Has Limiting Innings Now Gone Too Far?




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Given the modern approaches to pitching, Dwight Gooden's 1983 season at high Class A Lynchburg will never again be equaled.

As amazing as Dylan Bundy's pro debut has been, it doesn't begin to compare to what Gooden did in his first full pro season. The Mets 1982 first-round pick struck out a mind-boggling 300 batters in 191 innings at high Class A Lynchburg. He threw 10 complete games in 27 starts. He also walked a league-high 112 batters. When the Carolina League season ended, he was promoted to Triple-A Tidewater for the playoffs, where he struck out 19 more in the playoffs.

Pitch counts and innings limits were still something for the distant future at the time, as pitchers pitched until they couldn't pitch any more. While the pitch counts for Gooden's starts have been long forgotten, the combination of plenty of walks and strikeouts ensured he was going well beyond 100 pitches on a regular basis.

Breaking Down
Of the 103 high school pitchers selected in the first round since 1992, 48 missed a significant portion of at least one of their first six seasons. Here is the breakdown of the injuries and other reasons pitchers missed significant time.
Shoulder injury 19
Elbow injury 14
Elbow and
Shoulder injuries
5
Drugs 2
Released/Quit 2
Hand injury 1
Asthma attack
(death)
1
Car accident
(death)
1
Broken
non-throwing arm
1
Nerve problem 1
Mental health 1
It's hard to find any reputable expert these days willing to let a young pitcher throw 200-plus innings in his first full season, but there also is no real consensus on how many innings are too many. Orioles pitching coordinator Rick Peterson did cite an American Sports Medicine Institute study that found that amateur pitchers who threw more than 100 innings in a season were 3.5 times more likely to be injured than those who threw less than 100 innings, but that was a study of pitchers who were ages 9 to 14 at the beginning of the study. No similar study of professional pitchers has been made public.

To get a better sense of whether limiting innings helps ensure the long-term health of a pitcher, Baseball America studied every high school pitcher selected in the first round from 1992 to 2007. BA determined whether each pitcher made the big leagues, pitched more than 150 innings in the big leagues. BA also compiled whether those with 150-plus big league innings have an ERA+ in the big leagues of 90+ or threw more than 500 total big league innings.

Each pitcher's first six full pro seasons were logged to see if they missed a significant amount time in one season, or a combination of back-to-back seasons. This was done by logging any season where a pitcher threw less than 30 innings or back-to-back seasons with less than 40 innings pitched. If a pitcher missed significant time, the reason for the absence was also determined.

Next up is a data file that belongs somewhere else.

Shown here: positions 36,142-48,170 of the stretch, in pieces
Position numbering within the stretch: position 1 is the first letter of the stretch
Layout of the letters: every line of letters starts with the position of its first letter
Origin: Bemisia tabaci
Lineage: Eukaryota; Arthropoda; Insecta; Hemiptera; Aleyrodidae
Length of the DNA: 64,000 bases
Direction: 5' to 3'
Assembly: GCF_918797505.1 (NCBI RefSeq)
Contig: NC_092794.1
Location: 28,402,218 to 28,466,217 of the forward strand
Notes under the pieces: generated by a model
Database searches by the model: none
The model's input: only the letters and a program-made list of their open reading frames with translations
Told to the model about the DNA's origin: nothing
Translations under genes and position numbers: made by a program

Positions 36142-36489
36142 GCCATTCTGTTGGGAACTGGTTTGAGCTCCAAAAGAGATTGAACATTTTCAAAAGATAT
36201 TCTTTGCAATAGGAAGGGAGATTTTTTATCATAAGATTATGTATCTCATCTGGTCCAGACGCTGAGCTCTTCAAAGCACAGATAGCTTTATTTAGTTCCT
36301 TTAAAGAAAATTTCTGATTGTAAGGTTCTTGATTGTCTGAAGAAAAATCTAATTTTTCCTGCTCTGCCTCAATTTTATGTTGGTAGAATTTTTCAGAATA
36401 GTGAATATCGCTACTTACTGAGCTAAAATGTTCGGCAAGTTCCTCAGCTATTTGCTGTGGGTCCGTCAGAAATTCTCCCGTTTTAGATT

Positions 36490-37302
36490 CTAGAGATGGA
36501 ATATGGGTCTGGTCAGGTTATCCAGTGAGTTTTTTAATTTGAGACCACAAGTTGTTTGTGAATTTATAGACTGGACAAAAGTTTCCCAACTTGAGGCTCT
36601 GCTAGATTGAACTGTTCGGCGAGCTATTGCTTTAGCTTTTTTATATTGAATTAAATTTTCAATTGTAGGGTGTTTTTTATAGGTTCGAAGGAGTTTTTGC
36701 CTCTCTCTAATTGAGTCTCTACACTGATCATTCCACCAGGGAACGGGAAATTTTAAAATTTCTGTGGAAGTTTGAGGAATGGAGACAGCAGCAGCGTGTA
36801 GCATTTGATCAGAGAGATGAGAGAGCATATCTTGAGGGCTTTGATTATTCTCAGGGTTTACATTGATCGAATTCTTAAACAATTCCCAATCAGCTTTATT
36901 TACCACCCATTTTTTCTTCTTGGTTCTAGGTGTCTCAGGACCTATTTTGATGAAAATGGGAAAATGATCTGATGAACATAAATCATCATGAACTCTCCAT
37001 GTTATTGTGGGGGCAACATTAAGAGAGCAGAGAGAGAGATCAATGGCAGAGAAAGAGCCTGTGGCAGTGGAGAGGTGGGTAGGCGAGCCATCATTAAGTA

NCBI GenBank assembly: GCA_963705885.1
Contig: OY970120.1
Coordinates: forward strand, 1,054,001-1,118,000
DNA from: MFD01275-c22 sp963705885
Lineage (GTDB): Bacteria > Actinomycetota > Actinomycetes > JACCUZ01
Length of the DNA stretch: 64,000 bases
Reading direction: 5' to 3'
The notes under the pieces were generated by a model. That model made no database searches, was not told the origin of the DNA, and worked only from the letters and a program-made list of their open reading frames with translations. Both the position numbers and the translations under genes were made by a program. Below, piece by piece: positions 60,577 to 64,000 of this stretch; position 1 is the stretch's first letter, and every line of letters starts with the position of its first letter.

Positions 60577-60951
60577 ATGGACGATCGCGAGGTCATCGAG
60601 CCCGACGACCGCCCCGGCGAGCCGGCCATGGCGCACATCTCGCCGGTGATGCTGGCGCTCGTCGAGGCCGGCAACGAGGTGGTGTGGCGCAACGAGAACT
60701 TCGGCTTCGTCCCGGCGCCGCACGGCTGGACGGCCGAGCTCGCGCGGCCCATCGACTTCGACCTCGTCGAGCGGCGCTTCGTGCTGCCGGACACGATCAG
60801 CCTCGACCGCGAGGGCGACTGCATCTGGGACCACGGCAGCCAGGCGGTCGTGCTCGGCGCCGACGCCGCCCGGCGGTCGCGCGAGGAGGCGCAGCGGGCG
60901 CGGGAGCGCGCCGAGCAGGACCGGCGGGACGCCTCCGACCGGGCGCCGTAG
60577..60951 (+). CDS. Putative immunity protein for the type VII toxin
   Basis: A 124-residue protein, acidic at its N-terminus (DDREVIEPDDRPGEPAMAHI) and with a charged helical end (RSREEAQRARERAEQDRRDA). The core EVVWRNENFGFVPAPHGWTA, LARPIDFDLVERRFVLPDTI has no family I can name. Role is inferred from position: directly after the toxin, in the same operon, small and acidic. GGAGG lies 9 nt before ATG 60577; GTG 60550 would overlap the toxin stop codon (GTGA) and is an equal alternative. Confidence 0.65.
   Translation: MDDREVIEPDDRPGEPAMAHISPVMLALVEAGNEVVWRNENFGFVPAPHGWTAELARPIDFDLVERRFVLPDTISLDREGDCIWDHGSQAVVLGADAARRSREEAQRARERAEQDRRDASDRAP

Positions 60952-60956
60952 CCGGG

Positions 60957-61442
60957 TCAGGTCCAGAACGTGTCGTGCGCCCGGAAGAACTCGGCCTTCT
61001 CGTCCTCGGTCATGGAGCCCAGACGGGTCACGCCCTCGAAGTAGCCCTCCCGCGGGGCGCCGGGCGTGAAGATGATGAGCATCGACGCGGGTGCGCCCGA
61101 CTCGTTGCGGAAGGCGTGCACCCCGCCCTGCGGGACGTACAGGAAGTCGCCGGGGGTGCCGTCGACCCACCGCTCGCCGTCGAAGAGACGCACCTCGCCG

For the purposes of the study, Rockies pitcher Doug Million, who died of an asthma attack, and Padres pitcher Gerik Baxter, who died in a car accident, were excluded. Also pitchers who missed their first full pro season (Jeff Allison, Matt Roney and Jeff D'Amico) as well as those who pitched less than 40 innings their first season (Chris Withrow, Chris Gruler, Matt Wheatland, Tony McKnight and Andrew Yount) were excluded, since all were injured or otherwise sidelined before they pitched a full pro season. Pitchers drafted since 2007 were excluded since many haven't had a legitmate chance to make the majors yet, and they have also had less time to prove their durability.

The average innings pitched in the first full season for the remaining 76 pitchers was 110 innings. The standard deviation was 39 innings, so the groups were divided into pitchers who threw less than 71 innings (one standard deviation below), those that threw 71-149 innings and those that threw more than 149 innings (one standard deviation above).

What we found is that the pitchers who threw more innings during their first full season were significantly more likely to make the majors and less likely to be injured. On the other hand, those who threw less than 71 innings in their first full pro season were significantly more likely to be injured and less likely to reach the majors.

PLENTY OF INNINGS
In studying every high school pitcher signed in the first round since 1992, the five who threw the most innings pitched during their first full season form a pretty illustrious group.
Player Year Team IP
Roy Halladay 1996 HiA Dunedin 165
Adam Wainwright 2001 LoA Macon 165
Gavin Floyd 2002 LoA Lakewood 166
Jake Westbrook 1997 LoA Asheville 170
Brett Myers 2000 LoA Piedmont 175
There are some factors that would make the group of pitchers that threw at least 149 innings more likely to have long-term success. For one, those pitchers demonstrated both durability (all made at least 25 starts) and ability to work effectively in their first season—to log that many innings a pitcher had to average at least five innings per outing. Also, the fact that their team would let them throw that many innings generally indicates that there was a belief that the pitcher's frame and delivery was ready for a heavy workload.

But many pitchers with good frames and clean deliveries are currently limited to throwing significantly less innings in their first full season because of the belief that it will help them stay healthier over the long-term. In studying first round high school pitchers, the data doesn't appear to show any such benefits.

Success Rates By Innings Pitched
IP first
full season
No. of
Pitchers
Pct Making
Majors
Pct Injured
first 6 seasons
Pct 150+
MLB IP
Pct 150+ IP
with ERA 90+
Less than 71 12 42% 58% 25% 25%
71-149 47 55% 51% 40% 34%
149+ 15 93% 27% 60% 60%